AYER — Though torrential rains impaired its profitability, the Summer Festival held at Pirone Park had a high level of popularity, said members of the Fourth of July Committee.
According to committee Chairman Lucille DaCosta, the festival of vendors and rides was a popular throwback to the summer events of yesteryear that have been on hiatus for a generation.
“People in town were so happy to have something like this,” she said. “It’s been almost 20 years since we had something like this in town.”
While last weekend’s festival could be the beginning of a renewed tradition in Ayer, it marked the culmination of a year-long effort by the Fourth of July Committee to plan and fund the town’s annual holiday celebration, which will be held on July 1.
The itinerary includes a Main Street parade at 1 p.m. followed by vendors and entertainment at Pirone Park up until the fireworks display, which is scheduled for dusk.
“We have a lot of things that are going on,” said DaCosta.
The parade is slated to begin at Hannaford and move down Park and Main streets over to Pirone Park. The procession is scheduled to have approximately 30 participants plus youths that entered the bike decoration contest, which will join the parade from the Rail Trail parking lot.
In the bigger picture, DaCosta said planning for the parade benefited greatly from the coordinating work of 19-year-old Michael Ernst.
Ernst shrugged at his growing level of participation with the committee, and the work that went with it.
“It was a lot of phone calls, running around, trying to contact people,” he said. “A lot of people were happy to be asked to be in the parade it’s almost doubled since last year.”
The entertainment at Pirone Park begins Saturday, July 1, at 2 p.m., said DaCosta, and includes live music, a magician and other entertainment for children.
There will also be raffles for several prize baskets that are filled with items donated by local boosters. While Red Sox tickets and similar items in the raffles serve as another attraction, they are also part of the event committee’s year-round fund-raising effort, said Mary Spinner, the event’s financial coordinator.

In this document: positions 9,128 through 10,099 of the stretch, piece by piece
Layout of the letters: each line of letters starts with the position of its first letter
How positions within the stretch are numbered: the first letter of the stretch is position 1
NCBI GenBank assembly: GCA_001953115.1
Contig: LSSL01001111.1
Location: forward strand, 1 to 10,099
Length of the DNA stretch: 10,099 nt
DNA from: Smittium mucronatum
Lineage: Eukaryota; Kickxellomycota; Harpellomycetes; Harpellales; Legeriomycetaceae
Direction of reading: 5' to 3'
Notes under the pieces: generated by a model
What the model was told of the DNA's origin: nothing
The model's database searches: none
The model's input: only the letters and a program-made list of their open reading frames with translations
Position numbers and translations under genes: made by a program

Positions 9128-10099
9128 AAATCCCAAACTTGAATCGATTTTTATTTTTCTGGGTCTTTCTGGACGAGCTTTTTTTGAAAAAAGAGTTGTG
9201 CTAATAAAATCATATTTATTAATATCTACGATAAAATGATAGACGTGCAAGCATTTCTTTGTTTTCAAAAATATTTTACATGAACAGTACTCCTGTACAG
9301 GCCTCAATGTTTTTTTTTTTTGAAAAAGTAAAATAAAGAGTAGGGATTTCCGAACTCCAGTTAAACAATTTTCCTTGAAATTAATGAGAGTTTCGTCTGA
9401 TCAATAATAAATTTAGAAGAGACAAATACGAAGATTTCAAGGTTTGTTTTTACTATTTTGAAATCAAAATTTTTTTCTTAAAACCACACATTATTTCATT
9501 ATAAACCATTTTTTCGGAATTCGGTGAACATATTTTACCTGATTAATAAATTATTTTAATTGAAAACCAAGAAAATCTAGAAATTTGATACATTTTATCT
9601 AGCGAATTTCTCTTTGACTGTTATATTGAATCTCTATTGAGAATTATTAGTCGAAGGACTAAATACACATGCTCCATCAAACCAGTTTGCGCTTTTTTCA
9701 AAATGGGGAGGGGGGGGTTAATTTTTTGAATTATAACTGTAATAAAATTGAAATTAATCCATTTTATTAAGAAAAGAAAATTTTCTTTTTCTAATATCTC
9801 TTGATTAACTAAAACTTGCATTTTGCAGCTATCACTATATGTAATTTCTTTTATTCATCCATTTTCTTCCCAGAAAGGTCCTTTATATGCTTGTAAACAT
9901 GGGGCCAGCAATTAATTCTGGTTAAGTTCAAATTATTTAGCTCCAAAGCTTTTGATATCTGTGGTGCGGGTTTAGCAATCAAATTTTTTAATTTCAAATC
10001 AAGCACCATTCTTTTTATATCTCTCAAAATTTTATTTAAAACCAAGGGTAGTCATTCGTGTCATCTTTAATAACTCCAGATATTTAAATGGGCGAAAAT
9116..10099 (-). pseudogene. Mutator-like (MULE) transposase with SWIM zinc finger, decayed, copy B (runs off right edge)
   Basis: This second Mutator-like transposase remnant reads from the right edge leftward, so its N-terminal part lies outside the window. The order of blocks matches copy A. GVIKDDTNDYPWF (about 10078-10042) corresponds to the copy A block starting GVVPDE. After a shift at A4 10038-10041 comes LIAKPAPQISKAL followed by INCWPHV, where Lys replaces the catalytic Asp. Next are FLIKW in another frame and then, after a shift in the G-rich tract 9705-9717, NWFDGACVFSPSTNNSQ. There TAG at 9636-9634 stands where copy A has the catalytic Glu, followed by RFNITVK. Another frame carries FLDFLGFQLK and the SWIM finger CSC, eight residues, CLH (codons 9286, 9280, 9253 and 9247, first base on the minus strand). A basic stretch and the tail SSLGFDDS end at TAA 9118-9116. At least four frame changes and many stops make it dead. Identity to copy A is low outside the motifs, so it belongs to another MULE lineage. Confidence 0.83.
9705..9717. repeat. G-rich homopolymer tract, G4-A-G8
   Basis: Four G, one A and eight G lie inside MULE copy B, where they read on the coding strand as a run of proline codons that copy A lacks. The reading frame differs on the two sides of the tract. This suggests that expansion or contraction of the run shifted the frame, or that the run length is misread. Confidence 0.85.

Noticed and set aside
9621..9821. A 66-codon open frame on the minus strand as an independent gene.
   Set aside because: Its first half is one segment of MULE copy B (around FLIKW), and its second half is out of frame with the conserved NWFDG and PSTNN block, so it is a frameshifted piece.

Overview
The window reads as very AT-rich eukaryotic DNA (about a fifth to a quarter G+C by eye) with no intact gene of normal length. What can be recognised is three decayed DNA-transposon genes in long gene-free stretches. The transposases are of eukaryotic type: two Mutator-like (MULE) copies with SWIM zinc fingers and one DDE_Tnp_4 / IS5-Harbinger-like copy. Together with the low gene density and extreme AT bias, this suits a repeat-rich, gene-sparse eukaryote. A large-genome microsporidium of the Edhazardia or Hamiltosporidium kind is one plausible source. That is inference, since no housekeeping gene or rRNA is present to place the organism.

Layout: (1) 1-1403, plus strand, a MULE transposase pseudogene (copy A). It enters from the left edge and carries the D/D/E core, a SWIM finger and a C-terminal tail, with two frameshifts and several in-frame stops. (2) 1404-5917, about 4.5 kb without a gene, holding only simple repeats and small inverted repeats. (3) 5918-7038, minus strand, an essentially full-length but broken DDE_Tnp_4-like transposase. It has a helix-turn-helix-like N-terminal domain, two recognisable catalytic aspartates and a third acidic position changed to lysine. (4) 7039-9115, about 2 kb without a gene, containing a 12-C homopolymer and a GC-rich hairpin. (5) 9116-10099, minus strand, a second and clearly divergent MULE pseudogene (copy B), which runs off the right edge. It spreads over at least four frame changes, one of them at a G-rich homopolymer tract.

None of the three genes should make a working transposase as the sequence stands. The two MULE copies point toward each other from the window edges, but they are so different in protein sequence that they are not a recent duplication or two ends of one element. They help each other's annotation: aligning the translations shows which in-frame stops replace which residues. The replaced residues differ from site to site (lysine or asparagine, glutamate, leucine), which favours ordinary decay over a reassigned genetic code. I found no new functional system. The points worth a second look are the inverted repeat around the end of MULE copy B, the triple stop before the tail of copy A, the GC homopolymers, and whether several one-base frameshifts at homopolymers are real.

Though town meeting stepped up with approximately $8,000 to cover the fireworks for this year, she said the celebration can expect approximately $5,000 in other expenses, which the committee works to meet through a variety of fund-raising efforts year-round.
Further, Spinner said there’s no guarantee that town meeting will show similar largess next year, and the committee plans for the worst-case scenario.
“We have to anticipate that there will be no money next year,” she said. “If you go under the presumption we need to raise everything, (then) we want to end this year with a minimum of $8,000 in the revolving fund.”
Figures from the Summer Festival are not yet final since bills for police detail have yet to be settled, said Spinner. Four hours were canceled on Saturday, she said, which was anticipated as being the biggest day.
“The opening night we had a very good crowd. Gross ticket sales were almost $4,900,” she said. “Had we had even three out of the four days like that, there was the opportunity for us to make somewhere between $3,000 and $5,000.”
As for another Summer Festival next year, sources on the committee were non-committal. Spinner said there were already plenty of requests, but that any further event would need to be planned with the Parks Commission.
There was handful of local summer events to choose from that were regularly held while she was growing up in Ayer, said DaCosta, and it’s likely the group will try something similar next year.
“That’s our goal, to get more community activities like when I was young,” she said. “We’re trying to get it back to that.”
The rain date for the event is July 8, said Spinner, but she’s hoping it won’t be necessary.
“I’m just holding my breath for (this) Saturday,” she said.